Five Workplace Lessons From Millennials

by epi on February 20, 2012

By Dawn Stanyon, AICI FLC, Professional Image Consultant

According to a Lee Hecht Harrison survey, more than 60% of employers say they there is tension between the generations in the workplace. Fifty percent or more of Millennials, Gen Xers and Boomers alike perceive that their talents and abilities are not appreciated by the other generations.

Fascinated by these statistics, I dug deeper and reviewed the Pew Research Center’s survey Millennials: A Portrait of Generation Next, a comprehensive take on what drives the generation born between 1979 and 1997 (the survey was conducted in Oct. 2008). What I found illustrates the many strengths these new arrivals bring to the workplace. Here’s what all of us can learn from them:

1.) Embrace education: 39.6% of all young adults surveyed (ages 18-to-24) are enrolled in a two- or four-year college. These are the same workers who don’t hesitate to request permission to attend a workshop or knock on the door of their supervisor to ask for a three-month review. These professionals will be life-long learners.

2.) Understand technology: Millennials express themselves in the virtual world and are comfortable with technology. Three-quarters have created a profile on a social networking site. One-in-five have posted a video of themselves online. If your workplace doesn’t appreciate the power of social networking as a relationship-building tool, these young professionals may feel stifled.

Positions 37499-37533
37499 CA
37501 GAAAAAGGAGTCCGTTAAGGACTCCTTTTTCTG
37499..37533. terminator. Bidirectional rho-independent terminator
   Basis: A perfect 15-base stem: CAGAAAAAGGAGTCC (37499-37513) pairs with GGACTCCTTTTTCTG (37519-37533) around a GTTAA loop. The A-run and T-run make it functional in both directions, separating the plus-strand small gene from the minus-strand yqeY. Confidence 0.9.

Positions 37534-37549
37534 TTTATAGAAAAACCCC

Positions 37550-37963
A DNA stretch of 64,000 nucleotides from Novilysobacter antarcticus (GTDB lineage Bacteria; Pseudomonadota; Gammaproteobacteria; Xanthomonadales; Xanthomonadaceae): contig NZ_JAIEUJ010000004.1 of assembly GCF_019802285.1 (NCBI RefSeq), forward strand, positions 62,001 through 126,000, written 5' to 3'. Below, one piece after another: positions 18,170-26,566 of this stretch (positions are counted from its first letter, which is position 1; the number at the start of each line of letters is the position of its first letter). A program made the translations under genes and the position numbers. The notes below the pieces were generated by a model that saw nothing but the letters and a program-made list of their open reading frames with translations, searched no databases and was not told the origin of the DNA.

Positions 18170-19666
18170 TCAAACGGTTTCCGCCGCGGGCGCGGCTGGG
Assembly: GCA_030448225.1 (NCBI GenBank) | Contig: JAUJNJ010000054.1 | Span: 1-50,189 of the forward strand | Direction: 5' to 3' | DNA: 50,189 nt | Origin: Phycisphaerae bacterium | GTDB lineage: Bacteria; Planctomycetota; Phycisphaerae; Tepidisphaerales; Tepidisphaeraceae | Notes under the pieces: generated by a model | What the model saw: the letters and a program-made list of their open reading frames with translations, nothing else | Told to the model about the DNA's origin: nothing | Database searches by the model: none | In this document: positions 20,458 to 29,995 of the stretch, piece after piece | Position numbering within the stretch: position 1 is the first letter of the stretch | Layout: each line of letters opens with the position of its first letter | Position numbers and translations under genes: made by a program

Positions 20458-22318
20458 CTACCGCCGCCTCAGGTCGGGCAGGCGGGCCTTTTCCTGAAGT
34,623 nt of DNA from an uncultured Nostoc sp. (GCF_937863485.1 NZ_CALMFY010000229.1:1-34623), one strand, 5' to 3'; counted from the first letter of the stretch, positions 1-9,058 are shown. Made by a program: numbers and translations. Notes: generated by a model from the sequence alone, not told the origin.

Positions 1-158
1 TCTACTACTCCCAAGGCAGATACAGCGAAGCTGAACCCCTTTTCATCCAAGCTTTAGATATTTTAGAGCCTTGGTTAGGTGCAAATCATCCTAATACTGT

3.) Be creative: Creativity, an attribute that has been encouraged in Millennials from a young age by parents, teachers and coaches, is expressed through their use of social media, ability to multi-task, and body art (one-in-four young adults have tattoos; 70% cover them up), to name just a few. To keep this generation engaged, encourage creative thinking to benefit the workplace.

4.) Define balance: Boomers and Gen Xers have worked hard. Millennials are willing to work hard too – they just want it to be in a more flexible context. They’ll work from home. They’ll work in the airport. They’ll answer an email from their iPhone at 9:00 pm. But they want to be able to leave at 4:30 pm to meet a friend for a hike or bike home before it gets dark. If employers consider flexibility a workplace benefit, Millennial engagement will follow.

5.) Teamwork is good:
This is the generation that grew up doing school projects in teams and playing team sports since age four. They are very comfortable expressing opinions in a group setting. While many Boomers and Gen Xers are more comfortable with independent work, Millennials like to brainstorm and “share the load.”

Perspective helps each generation understand the others. Try to replace that tension with perspective and the workplace may become a little less tense.

For more, visit Dawn’s blog, Professionality.

{ 1 comment… read it below or add one }

Heather February 21, 2012 at 8:40 am

Good article! I never considered myself a millennial, but according to the dates given, I am. I’d add one more: many of us grew up in “progressive” families and schools, where we called the teachers by their first names, and the like. We were not told, “Be deferential and quiet JUST BECAUSE this person is older than you.”. My parents taught me to be respectful of everyone, but only obey/trust/give allegiance to those who have shown they deserve it. Therefore, when I am in a job, I will be polite and respectful to everyone– from the janitor to the CEO– but just being “the boss” does not earn you additional favor until you show me that you are competent. I think that is common among people my age.

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